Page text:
Marmon Place, meet Lois Lane.
COLUMN: IN THE NEIGHBORHOODS
Heaven knows what Marmon Place, a short private stretch between That's Entertainment at 244 Park Ave. and Elm Park Auto Body at 234 Park Ave., is named after.
Ken Carson, manager at That's Entertainment, believes it refers to the Marmon automobile, a company that stopped making cars in 1933. The automaker pioneered use of the rear-view mirror, and a Marmon won the first Indianapolis 500. Mr. Carson believes the building That's Entertainment is in was once a Marmon dealership.
But if Mr. Carson and the comic shop owner have their way, motorists and passers by will soon see a less obscure street name - Lois Lane.
Residents who don't know who that is should return to the rock they've been living under all these years.
Mr. Carson and Paul Howley, the store's owner, put their names on a petition that went before the City Council last week to have the street renamed.
"Certainly the character Lois Lane - dating back to 1938 in Superman comic books, and moving on through radio shows, television shows, and movies etc. - is a high-profile, beloved and timeless icon," the petition stated.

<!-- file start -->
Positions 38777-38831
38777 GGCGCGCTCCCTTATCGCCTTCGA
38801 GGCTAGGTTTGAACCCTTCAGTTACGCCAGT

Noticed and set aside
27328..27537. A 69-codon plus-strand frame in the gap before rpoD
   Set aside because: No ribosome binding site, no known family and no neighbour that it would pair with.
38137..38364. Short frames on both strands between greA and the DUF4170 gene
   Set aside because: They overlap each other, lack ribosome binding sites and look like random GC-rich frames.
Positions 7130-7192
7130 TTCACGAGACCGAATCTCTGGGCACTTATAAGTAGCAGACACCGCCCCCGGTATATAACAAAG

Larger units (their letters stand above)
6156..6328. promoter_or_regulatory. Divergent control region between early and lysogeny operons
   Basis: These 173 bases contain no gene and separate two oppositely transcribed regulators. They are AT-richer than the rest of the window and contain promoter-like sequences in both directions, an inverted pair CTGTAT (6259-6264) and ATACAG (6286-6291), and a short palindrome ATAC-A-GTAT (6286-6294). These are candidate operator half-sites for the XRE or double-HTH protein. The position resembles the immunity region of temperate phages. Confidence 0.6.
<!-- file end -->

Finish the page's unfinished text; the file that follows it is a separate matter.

Not able to rename streets in a single bound, the City Council did its thing last week and referred the petition to the Planning Board.
Mr. Carson said as he drives around he often thinks about what streets are named after.
"I notice the unimaginative ones, the `A streets,' the `B streets,' there are the ones with children's names, which makes sense, I guess, for the person who creates the development."
He said he thought it might be fun to have someone's GPS tell them to take a left at Lois Lane.
Mr. Carson said the character of Lois Lane appeared as a reporter in the earliest Superman comics. Over the years, she stuck around as Superman's love interest. The pair were married in 1996.
Mr. Carson said he hoped the petition before the City Council added a note of levity to an otherwise sober discussion of budget deficits and city business. He said that comic books have been able to endure because of their universal appeal.
"For superhero comics, it's the same things that drew kids in the 30s and 40s that continues to draw them today," Mr. Carson said. "It's the attraction of imagining yourself as a hero with fantastic powers that still endures. And one of the things that lends itself better in today's world is that it's 20 minutes of an escape from reality."